The manor of Tepotzotlán was occupied by Otomíes at the arrival of the Spaniards; after the fall of Tenochtitlan, the Franciscans founded there a school for Indians. In 1582, Jesuits began construction of several buildings that helped their evangelizing.
The enclosure that was the “College of San Francisco Javier” became the actual "Museum of Viceroyalty" which since 1919 keeps about 15 thousand pieces related to colonial history. Objects of religious and civil use, carved in wood, wax and cornstalk paste. Also carved ivory images related to trade with the Orient.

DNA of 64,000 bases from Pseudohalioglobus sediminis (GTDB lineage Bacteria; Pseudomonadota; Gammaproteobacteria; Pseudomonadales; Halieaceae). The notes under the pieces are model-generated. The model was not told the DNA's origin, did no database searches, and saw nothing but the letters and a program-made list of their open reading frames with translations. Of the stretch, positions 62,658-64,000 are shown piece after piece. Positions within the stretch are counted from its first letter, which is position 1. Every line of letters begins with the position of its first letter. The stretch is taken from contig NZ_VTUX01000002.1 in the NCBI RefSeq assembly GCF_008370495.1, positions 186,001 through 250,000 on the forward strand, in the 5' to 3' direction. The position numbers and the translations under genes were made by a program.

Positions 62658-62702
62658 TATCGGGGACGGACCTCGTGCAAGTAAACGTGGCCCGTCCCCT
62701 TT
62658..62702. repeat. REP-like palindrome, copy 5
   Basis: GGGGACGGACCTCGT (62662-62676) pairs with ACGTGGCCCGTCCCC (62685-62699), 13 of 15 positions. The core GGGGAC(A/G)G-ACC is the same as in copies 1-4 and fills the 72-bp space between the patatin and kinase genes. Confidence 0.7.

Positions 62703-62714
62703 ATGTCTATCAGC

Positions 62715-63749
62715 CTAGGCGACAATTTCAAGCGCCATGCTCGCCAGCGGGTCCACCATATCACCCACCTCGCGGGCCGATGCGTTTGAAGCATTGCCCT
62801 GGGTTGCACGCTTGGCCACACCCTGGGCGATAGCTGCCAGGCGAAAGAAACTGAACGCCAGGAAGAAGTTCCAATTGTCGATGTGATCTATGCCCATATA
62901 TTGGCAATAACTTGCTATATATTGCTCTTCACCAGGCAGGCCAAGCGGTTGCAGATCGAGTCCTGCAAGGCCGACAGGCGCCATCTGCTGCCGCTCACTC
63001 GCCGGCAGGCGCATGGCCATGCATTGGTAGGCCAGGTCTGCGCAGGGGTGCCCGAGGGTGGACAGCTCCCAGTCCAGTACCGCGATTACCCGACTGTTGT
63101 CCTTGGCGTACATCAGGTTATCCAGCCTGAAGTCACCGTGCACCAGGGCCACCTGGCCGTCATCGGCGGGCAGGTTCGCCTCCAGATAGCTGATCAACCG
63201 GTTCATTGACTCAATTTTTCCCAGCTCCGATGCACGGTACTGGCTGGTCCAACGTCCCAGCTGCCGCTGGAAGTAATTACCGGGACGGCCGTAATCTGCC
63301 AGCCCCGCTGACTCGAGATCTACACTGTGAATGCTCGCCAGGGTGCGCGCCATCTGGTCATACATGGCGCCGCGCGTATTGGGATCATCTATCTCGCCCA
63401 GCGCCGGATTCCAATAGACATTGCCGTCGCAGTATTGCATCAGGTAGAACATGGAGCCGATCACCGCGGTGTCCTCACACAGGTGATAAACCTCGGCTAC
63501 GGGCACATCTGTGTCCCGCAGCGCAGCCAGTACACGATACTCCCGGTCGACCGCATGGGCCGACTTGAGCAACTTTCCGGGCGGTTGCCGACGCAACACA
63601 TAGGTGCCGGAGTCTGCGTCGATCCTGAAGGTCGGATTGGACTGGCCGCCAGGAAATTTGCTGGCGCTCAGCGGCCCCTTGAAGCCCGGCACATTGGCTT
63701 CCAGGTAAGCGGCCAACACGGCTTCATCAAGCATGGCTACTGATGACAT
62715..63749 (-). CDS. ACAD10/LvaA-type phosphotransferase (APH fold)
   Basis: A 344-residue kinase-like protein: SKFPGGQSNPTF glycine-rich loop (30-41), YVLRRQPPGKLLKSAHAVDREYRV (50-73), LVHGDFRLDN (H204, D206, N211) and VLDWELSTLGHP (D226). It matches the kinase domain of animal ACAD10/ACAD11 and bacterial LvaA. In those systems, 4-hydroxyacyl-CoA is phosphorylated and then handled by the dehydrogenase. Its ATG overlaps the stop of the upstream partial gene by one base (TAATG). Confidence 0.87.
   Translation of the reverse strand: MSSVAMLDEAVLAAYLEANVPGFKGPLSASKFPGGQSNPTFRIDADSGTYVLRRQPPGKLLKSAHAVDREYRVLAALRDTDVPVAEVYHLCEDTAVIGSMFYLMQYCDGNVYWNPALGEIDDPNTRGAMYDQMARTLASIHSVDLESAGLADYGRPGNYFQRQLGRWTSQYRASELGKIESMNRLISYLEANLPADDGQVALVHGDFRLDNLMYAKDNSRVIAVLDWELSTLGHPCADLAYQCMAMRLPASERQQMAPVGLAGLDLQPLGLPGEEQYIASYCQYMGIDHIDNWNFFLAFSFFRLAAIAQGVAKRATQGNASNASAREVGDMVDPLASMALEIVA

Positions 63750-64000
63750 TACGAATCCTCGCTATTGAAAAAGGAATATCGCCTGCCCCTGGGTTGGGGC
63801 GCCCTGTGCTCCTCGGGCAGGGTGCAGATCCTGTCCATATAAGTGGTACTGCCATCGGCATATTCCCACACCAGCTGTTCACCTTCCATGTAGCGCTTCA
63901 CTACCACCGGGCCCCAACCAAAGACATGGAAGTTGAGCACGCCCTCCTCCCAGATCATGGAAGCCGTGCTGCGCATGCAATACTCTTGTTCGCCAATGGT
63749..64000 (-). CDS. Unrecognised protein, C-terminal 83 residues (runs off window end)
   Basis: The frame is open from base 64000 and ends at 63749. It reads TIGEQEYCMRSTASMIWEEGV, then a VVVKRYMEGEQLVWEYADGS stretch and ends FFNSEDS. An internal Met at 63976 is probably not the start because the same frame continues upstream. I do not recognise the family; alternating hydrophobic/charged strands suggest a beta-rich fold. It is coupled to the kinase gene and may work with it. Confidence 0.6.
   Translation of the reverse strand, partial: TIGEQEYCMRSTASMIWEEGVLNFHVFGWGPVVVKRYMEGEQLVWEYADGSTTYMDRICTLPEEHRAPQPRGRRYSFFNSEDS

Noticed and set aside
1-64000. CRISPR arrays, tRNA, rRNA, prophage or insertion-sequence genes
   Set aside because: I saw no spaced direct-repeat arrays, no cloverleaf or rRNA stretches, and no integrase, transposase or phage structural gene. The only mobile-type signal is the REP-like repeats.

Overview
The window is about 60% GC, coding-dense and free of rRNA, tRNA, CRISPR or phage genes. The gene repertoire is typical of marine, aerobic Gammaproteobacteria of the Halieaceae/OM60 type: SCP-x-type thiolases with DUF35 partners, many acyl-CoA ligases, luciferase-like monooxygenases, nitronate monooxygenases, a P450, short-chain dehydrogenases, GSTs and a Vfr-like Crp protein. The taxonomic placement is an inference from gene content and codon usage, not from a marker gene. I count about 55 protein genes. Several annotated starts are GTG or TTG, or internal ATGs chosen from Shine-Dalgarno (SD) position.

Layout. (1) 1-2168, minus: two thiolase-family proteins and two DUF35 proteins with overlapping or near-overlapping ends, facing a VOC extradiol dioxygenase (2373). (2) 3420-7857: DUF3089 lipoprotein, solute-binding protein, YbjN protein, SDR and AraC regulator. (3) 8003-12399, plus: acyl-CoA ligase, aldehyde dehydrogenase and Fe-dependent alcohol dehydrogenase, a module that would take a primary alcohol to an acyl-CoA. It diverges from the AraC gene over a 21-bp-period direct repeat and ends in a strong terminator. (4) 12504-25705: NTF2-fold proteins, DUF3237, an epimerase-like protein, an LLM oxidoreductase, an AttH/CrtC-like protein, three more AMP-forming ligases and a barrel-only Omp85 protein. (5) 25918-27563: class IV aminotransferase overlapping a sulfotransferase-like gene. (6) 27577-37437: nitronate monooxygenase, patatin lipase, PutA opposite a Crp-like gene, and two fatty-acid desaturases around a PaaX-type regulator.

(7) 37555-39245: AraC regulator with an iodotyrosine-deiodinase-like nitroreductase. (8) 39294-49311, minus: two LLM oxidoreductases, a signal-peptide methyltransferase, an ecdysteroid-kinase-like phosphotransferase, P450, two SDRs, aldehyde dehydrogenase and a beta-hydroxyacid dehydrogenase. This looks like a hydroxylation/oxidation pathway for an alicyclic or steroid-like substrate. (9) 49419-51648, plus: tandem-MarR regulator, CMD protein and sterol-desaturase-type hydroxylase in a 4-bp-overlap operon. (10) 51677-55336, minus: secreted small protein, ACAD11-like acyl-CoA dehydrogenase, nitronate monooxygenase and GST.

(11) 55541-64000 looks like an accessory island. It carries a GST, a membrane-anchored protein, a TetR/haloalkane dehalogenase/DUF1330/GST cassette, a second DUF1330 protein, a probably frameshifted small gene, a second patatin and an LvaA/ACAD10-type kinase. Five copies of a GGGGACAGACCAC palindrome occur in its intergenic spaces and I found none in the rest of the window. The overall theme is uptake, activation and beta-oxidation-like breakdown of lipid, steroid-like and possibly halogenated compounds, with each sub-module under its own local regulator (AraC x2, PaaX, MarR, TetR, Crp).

It is impressive the façade of the Temple of San Javier, one of the most representative buildings of churrigueresque of seventeenth century in Mexico, where the use of the stipe column is the highlight.
It keeps a sample of twenty paintings of the famous novo Hispanic artist, Cristóbal de Villalpando beside the creations of Juan Correa, Martin de Vos and Miguel Cabrera.
The journey into the enclosure and the walk through the craft market and surrounding streets, leave us an unbeatable experience.